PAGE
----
Though best known for his comedy work with Benny, Wilson had a background as a sportscaster, covering the opening of the 1932 Summer Olympics. Don appeared in two Broadway shows in the 1930s, "The Passionate Pilgrim", which opened October 19, 1932, and "The First Legion", which opened October 1, 1934.

Wilson first worked with Benny on the broadcast of April 6, 1934, he possessed a resonant voice, a deep belly laugh, and a plump figure, all of which would become important parts of his character with Benny.

➦In 1934...CKLW radio Windsor moved from 840 KHz to 1030 KHz with 5000 watts.

CKLW first came on the air on June 2, 1932 as CKOK on 540 kilocycles.  The Station was built by George Storer and was sold to a group of Windsor-area businessmen led by Malcolm Campbell, operating as "Essex Broadcasters, Ltd." CKOK became CKLW and moved to 840 kHz in 1933, when Essex Broadcasters, Ltd. merged with the London, ON Free Press and its station CJGC (now CFPL), and became "Western Ontario Broadcasting", which was co-owned by Essex Broadcasters, and the London Free Press. The "LW" in the callsign is said to have stood for "London, Windsor", considered to be the two chief cities in the station's listening area.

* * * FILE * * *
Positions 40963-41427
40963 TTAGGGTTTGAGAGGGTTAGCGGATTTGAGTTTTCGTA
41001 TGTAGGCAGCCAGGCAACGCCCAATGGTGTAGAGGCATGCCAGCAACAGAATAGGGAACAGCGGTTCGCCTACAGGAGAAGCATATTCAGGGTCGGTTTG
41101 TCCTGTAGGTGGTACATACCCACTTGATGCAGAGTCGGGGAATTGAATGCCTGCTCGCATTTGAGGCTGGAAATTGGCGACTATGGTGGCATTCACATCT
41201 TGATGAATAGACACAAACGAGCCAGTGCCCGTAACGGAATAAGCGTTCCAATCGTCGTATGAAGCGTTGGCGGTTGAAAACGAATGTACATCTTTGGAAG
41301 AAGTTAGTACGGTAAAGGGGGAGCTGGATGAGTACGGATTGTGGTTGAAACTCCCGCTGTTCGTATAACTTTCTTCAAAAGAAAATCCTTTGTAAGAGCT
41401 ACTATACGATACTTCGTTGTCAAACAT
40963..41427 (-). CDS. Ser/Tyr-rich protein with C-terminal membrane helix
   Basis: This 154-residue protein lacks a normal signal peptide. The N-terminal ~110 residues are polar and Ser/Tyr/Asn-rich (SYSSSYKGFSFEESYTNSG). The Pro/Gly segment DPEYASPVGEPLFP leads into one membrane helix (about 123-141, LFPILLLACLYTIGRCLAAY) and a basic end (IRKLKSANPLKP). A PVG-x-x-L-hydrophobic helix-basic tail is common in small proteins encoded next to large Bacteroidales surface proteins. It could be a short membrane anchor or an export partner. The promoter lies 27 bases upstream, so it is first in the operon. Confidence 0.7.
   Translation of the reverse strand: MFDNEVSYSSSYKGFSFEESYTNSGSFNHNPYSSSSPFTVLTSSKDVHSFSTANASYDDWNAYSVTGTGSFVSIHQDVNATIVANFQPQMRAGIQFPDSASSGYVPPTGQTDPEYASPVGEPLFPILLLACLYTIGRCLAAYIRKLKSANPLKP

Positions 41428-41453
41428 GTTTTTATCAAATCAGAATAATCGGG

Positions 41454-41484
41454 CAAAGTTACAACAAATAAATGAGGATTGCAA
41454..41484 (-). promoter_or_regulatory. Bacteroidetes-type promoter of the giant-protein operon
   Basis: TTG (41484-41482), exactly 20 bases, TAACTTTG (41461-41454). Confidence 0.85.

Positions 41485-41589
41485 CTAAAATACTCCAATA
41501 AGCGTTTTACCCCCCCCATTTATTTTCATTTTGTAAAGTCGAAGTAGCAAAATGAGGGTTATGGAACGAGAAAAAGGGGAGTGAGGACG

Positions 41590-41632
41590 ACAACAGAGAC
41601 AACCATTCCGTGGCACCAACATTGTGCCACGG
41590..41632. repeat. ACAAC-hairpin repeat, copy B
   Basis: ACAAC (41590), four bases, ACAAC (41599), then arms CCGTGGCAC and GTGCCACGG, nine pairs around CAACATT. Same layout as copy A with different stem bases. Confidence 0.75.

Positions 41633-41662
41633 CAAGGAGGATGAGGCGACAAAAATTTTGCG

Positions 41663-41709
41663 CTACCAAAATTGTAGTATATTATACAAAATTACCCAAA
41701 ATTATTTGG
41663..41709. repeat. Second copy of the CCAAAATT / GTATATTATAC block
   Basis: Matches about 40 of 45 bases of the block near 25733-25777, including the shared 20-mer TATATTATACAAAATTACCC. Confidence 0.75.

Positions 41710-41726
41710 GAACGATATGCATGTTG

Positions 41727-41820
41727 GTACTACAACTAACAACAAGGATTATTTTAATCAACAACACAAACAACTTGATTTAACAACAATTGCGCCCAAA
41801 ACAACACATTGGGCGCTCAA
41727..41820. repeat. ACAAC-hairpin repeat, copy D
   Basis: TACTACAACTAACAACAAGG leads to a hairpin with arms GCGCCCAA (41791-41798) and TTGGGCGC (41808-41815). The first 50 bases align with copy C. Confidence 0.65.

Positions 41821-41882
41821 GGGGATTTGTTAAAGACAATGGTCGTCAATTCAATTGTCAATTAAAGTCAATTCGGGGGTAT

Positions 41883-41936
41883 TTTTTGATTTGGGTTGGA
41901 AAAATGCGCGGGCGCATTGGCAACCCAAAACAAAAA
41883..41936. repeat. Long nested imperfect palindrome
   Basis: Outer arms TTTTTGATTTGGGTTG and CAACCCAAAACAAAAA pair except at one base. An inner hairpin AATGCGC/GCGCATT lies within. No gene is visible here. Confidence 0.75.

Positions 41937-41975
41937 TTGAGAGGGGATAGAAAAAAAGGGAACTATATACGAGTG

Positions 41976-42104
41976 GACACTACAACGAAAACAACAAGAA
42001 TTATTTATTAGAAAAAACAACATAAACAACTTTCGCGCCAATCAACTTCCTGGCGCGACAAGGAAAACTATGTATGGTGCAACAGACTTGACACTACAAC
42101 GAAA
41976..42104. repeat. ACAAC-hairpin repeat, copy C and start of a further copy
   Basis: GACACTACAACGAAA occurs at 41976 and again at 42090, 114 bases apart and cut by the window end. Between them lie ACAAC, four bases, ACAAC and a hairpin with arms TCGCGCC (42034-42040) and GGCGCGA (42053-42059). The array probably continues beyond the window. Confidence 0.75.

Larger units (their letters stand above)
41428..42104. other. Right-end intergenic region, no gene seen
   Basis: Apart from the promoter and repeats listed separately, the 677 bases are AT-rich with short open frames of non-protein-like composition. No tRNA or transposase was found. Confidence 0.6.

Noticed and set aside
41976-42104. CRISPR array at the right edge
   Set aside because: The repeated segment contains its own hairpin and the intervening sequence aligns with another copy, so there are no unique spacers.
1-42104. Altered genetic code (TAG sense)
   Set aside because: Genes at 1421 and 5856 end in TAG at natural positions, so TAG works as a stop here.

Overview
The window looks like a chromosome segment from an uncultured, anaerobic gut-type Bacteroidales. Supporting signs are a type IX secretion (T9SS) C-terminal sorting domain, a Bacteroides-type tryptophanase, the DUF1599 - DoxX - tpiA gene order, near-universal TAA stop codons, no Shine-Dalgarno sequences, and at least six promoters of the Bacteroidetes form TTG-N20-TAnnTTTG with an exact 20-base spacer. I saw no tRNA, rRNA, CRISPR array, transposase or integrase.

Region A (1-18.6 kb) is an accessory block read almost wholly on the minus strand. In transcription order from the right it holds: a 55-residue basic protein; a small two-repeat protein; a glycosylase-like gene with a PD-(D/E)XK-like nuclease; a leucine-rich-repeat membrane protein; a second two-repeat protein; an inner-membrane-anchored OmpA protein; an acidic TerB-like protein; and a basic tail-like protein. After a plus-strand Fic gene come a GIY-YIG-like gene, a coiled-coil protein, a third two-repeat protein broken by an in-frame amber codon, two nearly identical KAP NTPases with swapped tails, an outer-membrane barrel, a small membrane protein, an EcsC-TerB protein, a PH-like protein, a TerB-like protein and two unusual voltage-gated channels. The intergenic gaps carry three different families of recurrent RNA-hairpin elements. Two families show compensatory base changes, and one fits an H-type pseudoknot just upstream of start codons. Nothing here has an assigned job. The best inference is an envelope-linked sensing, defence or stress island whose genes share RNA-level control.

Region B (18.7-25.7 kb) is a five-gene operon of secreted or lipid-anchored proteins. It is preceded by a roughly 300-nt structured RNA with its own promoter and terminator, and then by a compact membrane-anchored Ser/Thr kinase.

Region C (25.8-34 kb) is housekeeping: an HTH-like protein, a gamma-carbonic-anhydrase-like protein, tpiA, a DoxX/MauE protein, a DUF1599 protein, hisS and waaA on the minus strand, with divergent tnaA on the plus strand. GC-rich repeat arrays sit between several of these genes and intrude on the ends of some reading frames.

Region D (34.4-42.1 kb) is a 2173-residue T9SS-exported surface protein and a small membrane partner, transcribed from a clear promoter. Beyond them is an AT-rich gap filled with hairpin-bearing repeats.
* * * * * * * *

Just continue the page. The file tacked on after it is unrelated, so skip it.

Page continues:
In 1934, when London Free Press's station CJGC pulled out of the agreement, the station's ownership became wholly owned by Western Ontario Broadcasters. CJGC later evolved into today's CFPL 980, while CKLW moved from 840 to 1030 kc. in 1934, before settling on its present frequency of 800 kHz in 1941, thanks to a shuffle of frequency allocations.

CKLW for most of its history had a distinct American accent to its programming, and for a number of years served as the Detroit affiliate of the Mutual Broadcasting System, an affiliation that began with its switch from CBS to Mutual September 29, 1935, and which would last from then until its purchase by RKO General in 1963.